Besides Simmons, the five blacks allegedly killed by Latinos within the LAPD’s jurisdiction this year were Charles Bonner, 46, stabbed Jan. 13 as he tried to protect a woman from a violent Latino man in his homeless encampment; Duwayne Bennett, 44, stabbed March 1 by a fellow bar patron in Marina del Rey; an unidentified man, 49, killed March 26 in Hollywood in what police believe was a gang-related shooting; Jamiel Shaw Jr., 17, a high school football player killed by a Latino gang member in Arlington Heights on March 2; and Craig Cooper, 53, shot Feb. 12 in Jefferson Park.
Cooper stands out as the only confirmed black victim of Latino violence in the LAPD’s South Bureau this year. The South Bureau encompasses South L.A., the area where black and Latino gangs are believed to overlap most extensively.
But police do not believe that racism drove Cooper’s slaying. According to Det. Rick Gordon, Cooper was not affiliated with a gang but was the random victim of a gang war in which a black gang and a Latino gang were allied against their common enemy: another black gang. Such random gang hits are common even when gangs of the same race fight, police say.
Citywide, Latino victims allegedly killed by black suspects this year were Jacinto Martinez, 20, slain Feb. 20, and Jose Martinez, 26, killed Feb. 25. Both were victims of black gang members who were in a dispute with a Latino gang in the young men’s neighborhood. That feud in the Southwest Division has been going on “since the two gangs were invented,” said Det. David Garrido. Another Latino, George Rosas, 29, was killed Feb. 14 by a black acquaintance with whom he had a falling-out, said Det. Kelle Baitx.
Even the LAPD’s Harbor Division, which drew extensive news coverage after a 6-year-old black boy was left comatose after being shot by Latino gang members March 4, has not seen subsequent acts of interracial violence. All five homicides in the Harbor Division so far this year have been Latino-on-Latino.
The L.A. statistics mirror broader patterns throughout the county. The Times has analyzed the circumstances of 562 Latino and black homicides from 2007 in which the race of the suspects was known, including all LAPD and sheriff’s cases, plus those of smaller police agencies such as Long Beach and Inglewood. The analysis found that nearly 90% of both black and Latino homicide victims had been killed by suspects of their own race -- a rate almost identical to that of the city of Los Angeles.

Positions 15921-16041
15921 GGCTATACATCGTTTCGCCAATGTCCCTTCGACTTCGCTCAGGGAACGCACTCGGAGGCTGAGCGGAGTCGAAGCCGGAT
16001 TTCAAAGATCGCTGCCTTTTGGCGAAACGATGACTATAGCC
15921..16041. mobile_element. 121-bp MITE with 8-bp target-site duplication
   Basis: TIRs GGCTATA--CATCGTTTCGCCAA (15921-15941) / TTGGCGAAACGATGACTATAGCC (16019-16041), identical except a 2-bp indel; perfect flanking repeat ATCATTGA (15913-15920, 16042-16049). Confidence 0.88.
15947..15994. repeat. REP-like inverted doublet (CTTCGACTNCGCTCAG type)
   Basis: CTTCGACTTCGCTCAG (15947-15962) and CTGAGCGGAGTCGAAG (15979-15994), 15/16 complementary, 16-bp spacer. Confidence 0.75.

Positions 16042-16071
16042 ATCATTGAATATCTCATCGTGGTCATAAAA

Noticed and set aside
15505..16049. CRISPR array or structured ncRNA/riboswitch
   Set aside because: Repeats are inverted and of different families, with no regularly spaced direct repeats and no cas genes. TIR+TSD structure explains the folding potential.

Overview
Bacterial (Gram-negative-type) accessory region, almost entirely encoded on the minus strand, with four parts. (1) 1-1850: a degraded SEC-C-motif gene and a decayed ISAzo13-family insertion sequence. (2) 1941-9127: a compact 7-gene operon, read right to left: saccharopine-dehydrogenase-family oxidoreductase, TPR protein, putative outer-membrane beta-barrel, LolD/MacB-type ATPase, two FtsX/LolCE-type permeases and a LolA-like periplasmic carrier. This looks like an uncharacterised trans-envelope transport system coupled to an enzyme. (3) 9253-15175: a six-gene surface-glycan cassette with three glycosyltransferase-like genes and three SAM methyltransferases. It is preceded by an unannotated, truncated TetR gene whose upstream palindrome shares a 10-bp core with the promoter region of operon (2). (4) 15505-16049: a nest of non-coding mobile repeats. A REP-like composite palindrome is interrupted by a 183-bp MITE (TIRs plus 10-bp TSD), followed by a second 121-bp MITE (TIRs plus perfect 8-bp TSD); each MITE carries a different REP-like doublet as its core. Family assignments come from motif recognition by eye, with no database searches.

Countywide, killings between the races, like the LAPD cases this year, involved a mix of circumstances. These included a jail fight, gang attacks, arguments, stray bullets and instances of mistaken identity.
Some black critics of Bratton have said he has been too quick to draw conclusions and high-handed in his blanket denial of racial tensions.
“I remain firmly convinced” of the trend toward racially motivated violence, Pleasant wrote in a recent column of the Wave. In an earlier column, she accused the chief of “urinating on our feet and telling us it’s raining.”
Others, while less pointed, say they are troubled by the chief’s response.
Earl Ofari Hutchinson, president of the Los Angeles Urban Policy Roundtable, said the issue strikes a nerve in blacks because “of the whole history of racial violence in America, going way back in time, decades and decades: the lynchings, the beatings, the killings, the shootings . . . the firebombings. The communal memory is that law enforcement did nothing. They stood by.”
For some police and for the family members of victims of same-race crime, the intense focus on interracial crime hits a nerve of a different sort. They say that for years, the media and wider public have ignored the mass of black-on-black and brown-on-brown killings and given disproportionate attention to the small number of cross-racial killings.
For example, in the LAPD’s 77th Street Division, 17-year-old Darione Page was slain earlier this year in a case that drew virtually no news coverage -- a sharp contrast to the killing of Shaw, the high school football player.
Like Shaw, Page was a random target, not a gang member. Page, however, was killed by a black person, not by Latino, Det. Carlos Velasquez said.
Still, Pleasant, the Wave columnist, told the chief at his meeting with the journalists that he needed to be less dogmatic in his statements. Bratton said he has learned the lesson.
“I need to be much more sensitive to the reality of their world versus the reality of the police investigative world,” he said.
Times staff writer Andrew Blankstein contributed to this report.